By Brenna R. Kelly
Most teachers aren’t trained to spot a mental health issue that may be plaguing one of their students – and if they did suspect a problem, they might not know how to get the child help.
But thanks to an $8.1 million federal grant, teachers and school personnel across the state will learn how to identity mental health issues and get students the help they need.
The Kentucky Department of Education was one of 120 state and local education agencies to be awarded an Advancing Wellness and Resilience in Education (AWARE) grant last fall. In addition to providing training on how to detect students’ mental health needs, the grant will also improve the coordination of youth mental health services across the state.
“This will help us create safer and more respectful learning environments while supporting the mental health of our students,” said Gretta Hylton, executive staff advisor in KDE’s Office of Next Generation Learners.
It’s estimated that up to one out of five children living in the U.S. experience a mental disorder in a given year, according a report from the National Research Council and Institute of Medicine.
Kentucky AWARE will be piloted in Jefferson County, Fayette County and Pulaski County schools and will then move statewide, Hylton said.
In the pilot counties, school personnel, first responders, parents and anyone who interacts with youth will be offered Youth Mental Health First Aid training.
“It’s not teaching you to go out and be a full-time social worker,” Hylton said. The intent is if you see a reason to be alarmed in a child you are going to know how to connect them with some resources.”
The pilot districts were chosen in part because they already have some mental health services and have robust Positive Behavioral Interventions and Supports (PBIS) programs.
“They had to be high need and they had to be ready,” Hylton said, “and they had to be willing to let us come in and drive this integration and coordination plan.”
For example, Pulaski County already connects students with mental health counseling, said Lori Price, the district’s coordinator of student and family support services. The district has agreements with 11 agencies to provide services in the district’s 12 schools.
“Where we have lacked, and this is where the Kentucky AWARE grant will help us, is we don’t all speak the same language,” Price said. “When we are trained, we will all be communicating in the same way. It will help us be able to more quickly identify issues to get students what they need.”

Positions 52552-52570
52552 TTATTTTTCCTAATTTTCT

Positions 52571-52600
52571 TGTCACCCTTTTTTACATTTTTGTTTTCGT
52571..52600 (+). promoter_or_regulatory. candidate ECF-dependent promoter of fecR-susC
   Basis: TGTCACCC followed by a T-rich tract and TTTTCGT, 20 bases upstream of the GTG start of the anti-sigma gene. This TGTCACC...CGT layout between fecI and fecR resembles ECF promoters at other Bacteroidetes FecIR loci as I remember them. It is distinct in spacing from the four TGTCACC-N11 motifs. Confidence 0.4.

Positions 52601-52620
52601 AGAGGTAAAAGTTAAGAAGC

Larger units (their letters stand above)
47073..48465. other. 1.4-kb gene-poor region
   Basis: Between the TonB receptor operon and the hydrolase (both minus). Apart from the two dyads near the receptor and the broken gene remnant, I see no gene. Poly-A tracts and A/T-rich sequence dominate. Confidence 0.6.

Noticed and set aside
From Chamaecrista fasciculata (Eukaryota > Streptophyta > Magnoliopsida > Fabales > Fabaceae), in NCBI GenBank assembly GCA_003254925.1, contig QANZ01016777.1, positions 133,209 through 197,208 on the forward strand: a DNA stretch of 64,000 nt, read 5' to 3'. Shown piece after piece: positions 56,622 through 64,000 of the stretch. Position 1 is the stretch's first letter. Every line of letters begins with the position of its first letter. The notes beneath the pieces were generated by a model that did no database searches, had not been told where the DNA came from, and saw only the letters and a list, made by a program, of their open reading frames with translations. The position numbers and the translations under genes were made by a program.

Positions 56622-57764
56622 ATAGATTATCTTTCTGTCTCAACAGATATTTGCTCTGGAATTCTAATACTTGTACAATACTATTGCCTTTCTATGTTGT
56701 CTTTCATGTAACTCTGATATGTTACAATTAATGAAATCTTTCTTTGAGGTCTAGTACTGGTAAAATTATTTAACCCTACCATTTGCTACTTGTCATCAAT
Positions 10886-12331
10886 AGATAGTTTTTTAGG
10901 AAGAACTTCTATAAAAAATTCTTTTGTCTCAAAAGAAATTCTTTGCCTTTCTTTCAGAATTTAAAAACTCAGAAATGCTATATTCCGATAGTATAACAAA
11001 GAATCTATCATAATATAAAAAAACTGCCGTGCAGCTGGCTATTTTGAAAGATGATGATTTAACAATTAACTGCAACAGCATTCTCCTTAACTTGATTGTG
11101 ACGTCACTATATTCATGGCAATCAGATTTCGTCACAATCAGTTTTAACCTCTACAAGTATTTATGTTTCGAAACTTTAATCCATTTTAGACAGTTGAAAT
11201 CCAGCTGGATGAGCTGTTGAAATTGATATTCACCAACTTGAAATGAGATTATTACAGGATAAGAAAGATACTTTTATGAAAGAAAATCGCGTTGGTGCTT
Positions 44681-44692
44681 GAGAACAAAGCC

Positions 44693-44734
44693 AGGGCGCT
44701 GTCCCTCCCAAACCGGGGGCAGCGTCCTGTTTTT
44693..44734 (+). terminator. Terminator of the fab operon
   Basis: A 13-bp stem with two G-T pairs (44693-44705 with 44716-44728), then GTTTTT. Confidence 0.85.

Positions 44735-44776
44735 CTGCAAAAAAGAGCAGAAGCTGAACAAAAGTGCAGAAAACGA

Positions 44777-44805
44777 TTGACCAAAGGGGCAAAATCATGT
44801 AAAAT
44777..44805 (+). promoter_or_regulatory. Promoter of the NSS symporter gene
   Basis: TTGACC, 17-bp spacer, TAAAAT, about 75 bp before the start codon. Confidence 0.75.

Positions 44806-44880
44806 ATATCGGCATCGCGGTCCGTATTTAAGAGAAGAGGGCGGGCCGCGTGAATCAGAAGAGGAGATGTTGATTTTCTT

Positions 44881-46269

Three people from each of the pilot districts and six KDE personnel were trained in how to teach Youth Mental First Aid courses last month. Those trainers will now begin teaching the eight-hour course in their respective counties or departments.
“We hope to scale up regionally and then even have it at some statewide conferences,” Hylton said. “It won’t stay localized.”
At the end of the five-year grant, more than 10,000 people across the state are expected to be trained to identity mental health issues in students, Hylton said.
In addition to the training, there will be social media marketing campaigns and community events such as mental health awareness nights in the pilot districts. Those efforts will eventually spread throughout the state, she said.
There will also be training on trauma-informed care in each of the pilot districts and the Center on Trauma and Children at the University of Kentucky will hold two training sessions, she said.
In addition to KDE, AWARE grants were awarded to Jefferson County, Fayette County, Bullitt County, Corbin Independent, Covington Independent and Henderson County school districts and to the Northern Kentucky Cooperative for Educational Services.
“We do have to work very closely with them to make sure we don’t duplicate efforts,” Hylton said, “especially the local districts that are also in the Kentucky AWARE.”
The grants, which are being administered through the U.S. Department of Health and Human Services, are part of President Barack Obama’s Now Is the Time initiative to decrease gun violence, increase access to mental health services and increase school safety.
As part of the KDE grant, a statewide management team was formed to coordinate state and local policies and resources. The team is made up of over 30 participants from children’s advocacy organizations across the state.
“Almost anyone you can think of that is in a child-serving agency at the state level was in attendance and eager to participate,” Hylton said. A project coordinator will also be hired to oversee the implementation of the grant, she said.
By the end of the five-year grant, Hylton said she believes that that both KDE and local districts will be in a better position to get students the mental health help that they need.
“More people will be able to recognize and respond appropriately to mental health issues in children,” she said, “and will know how to connect those individuals with services in their hometown.”